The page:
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Source : ContractorNews.com
January 26, 2021
Author : Patty Rodriguez
The Florida Department of Transportation (FDOT) has announced new updates on the Pensacola Bay Bridge Recovery Effort, aiming to wrap everything up and open up all four lanes to vehicular traffic some time in March.
In a press release, FDOT announced that it has poured the concrete for the first new bridge deck on the massive project.
An additional piling driving crew has been added to "ensure pile driving efforts remain on schedule,” the press release states. “These crews are tasked with moving the pile driving template, working on pier removal, clearing the bottom of the bay from any debris, and driving piles into the bay floor utilizing a 20,000-pound diesel-powered hammer.”
So far, eight fully damaged spans have been removed; 13 partially damaged ones removed; 21 damaged pedestrian path beams were removed; 66 damaged I-beams have been removed; five damaged trophy pieces were removed; and 30 replacement piles have been driven.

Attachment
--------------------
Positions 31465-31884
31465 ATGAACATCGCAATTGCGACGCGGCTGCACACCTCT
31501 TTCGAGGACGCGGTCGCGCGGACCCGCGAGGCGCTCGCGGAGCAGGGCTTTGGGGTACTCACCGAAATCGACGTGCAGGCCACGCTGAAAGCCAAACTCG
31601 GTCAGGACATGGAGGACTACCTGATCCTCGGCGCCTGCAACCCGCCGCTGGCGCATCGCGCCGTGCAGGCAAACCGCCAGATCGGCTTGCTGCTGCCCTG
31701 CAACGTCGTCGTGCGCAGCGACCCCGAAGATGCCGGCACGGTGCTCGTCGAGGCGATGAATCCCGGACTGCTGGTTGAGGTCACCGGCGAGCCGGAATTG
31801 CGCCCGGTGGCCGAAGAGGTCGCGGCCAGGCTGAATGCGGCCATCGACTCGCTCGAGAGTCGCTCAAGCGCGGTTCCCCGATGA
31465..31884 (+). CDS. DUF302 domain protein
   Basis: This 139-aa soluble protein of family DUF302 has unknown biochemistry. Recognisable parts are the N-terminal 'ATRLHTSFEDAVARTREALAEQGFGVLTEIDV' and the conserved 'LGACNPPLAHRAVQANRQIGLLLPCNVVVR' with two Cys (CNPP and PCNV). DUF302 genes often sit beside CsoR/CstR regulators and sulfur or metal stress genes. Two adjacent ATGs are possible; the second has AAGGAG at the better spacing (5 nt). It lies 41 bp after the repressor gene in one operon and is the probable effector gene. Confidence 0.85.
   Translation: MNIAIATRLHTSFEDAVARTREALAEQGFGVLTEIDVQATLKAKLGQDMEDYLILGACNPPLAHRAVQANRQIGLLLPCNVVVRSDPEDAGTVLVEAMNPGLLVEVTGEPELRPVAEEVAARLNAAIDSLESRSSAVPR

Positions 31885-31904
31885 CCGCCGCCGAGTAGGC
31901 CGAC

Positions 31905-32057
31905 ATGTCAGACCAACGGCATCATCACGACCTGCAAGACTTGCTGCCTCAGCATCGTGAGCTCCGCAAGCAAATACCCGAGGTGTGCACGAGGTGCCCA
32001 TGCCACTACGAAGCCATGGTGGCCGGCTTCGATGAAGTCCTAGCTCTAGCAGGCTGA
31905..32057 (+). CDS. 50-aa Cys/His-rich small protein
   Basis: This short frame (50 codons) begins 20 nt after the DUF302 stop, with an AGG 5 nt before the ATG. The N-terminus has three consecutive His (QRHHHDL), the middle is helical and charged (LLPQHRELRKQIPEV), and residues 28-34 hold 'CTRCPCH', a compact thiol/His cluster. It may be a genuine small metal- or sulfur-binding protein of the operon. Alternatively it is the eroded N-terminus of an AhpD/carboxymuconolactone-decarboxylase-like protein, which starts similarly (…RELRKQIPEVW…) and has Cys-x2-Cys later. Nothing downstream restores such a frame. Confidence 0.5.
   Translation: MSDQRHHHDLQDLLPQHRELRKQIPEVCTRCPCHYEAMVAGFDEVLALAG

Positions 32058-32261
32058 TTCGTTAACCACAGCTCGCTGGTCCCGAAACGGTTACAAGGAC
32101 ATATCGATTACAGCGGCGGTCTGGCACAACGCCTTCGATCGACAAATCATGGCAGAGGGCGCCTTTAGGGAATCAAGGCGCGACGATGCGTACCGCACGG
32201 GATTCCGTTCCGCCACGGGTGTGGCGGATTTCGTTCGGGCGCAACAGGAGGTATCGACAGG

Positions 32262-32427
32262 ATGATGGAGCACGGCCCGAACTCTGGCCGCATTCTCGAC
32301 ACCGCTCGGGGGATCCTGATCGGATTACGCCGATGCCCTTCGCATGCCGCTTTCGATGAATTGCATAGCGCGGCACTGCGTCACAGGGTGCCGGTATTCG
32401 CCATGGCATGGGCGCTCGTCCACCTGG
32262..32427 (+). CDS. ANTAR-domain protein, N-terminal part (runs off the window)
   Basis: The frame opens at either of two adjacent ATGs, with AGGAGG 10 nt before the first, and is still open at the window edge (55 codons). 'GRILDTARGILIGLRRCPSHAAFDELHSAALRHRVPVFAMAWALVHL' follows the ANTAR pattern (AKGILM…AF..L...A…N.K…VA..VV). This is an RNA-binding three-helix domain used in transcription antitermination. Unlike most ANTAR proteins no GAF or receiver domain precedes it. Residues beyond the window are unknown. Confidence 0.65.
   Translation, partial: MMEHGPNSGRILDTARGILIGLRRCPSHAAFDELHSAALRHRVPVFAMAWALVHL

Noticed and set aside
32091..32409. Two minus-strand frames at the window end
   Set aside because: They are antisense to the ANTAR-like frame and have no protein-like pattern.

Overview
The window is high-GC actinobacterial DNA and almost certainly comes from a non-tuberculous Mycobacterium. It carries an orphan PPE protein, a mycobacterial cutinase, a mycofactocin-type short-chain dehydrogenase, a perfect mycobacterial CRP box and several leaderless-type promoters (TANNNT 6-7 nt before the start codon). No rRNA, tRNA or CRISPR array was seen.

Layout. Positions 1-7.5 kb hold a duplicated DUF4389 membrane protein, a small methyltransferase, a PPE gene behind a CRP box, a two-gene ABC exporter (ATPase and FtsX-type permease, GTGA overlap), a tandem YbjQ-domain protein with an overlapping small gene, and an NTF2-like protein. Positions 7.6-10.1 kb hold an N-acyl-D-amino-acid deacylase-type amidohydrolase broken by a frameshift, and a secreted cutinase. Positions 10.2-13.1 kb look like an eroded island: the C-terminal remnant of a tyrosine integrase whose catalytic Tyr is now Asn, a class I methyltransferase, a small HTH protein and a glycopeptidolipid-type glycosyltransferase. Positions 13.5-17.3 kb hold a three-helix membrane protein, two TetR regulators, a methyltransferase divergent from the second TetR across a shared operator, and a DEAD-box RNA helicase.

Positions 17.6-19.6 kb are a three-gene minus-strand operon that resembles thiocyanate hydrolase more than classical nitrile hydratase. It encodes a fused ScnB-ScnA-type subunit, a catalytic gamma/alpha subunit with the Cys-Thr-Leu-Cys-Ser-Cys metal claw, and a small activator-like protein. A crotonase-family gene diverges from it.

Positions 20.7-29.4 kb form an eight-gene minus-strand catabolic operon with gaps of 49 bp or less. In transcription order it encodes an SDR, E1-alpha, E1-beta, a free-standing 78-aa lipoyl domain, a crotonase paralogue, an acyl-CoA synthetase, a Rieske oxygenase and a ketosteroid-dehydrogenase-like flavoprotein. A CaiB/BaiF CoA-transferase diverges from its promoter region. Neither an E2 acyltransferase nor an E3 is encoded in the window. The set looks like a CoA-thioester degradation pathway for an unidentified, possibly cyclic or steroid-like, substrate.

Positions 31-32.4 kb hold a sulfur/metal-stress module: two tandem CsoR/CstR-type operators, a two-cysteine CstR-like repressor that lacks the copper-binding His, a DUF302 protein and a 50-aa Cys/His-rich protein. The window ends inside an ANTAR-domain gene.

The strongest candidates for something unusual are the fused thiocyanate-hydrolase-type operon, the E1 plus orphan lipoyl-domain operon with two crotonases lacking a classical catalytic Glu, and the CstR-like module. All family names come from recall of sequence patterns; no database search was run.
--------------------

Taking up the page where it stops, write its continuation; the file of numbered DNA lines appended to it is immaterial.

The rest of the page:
Prior to Hurricane Salley hitting Florida in September of 2020, the construction giant Skanska USA was contracted to help with construction on the 15,640ft bridge, nicknamed the “Three Mile Bridge.” The behemoth bridge was damaged in September by Hurricane Salley when barges owned by Skanska broke free and crashed into the bridge.
Shortly after, FDOT noted the financial impact of bridge closures on local businesses and quickly found ways to develop alternative travel methods, as well as implement a plan to have the bridge repaired in short order.
"It is critical that their customers have access to their business and that they continue to patronize these businesses, in spite of the disruption of traffic," FDOT said.
In early October, the repairs in the wake of the Hurricane were expected to take sixth months, so things are on schedule.
The Three Mile Bridge was originally opened in 1931 but in 2011 a fishing pier was added that was also damaged by Sally. According to the US Army Corp of Engineers, the pier was 85 percent damaged.
With the pier’s original construction costing $23.8 million in 2011, the reconstruction costs are likely to be even greater due to labor and material costs. In total, bridge construction costs are expected to cost $430 million.
Check out our YouTube to watch an FDOT video on demolition and a simulation explaining the reconstruction process, and don’t forget to subscribe!
(Image: Florida Department of Transportation)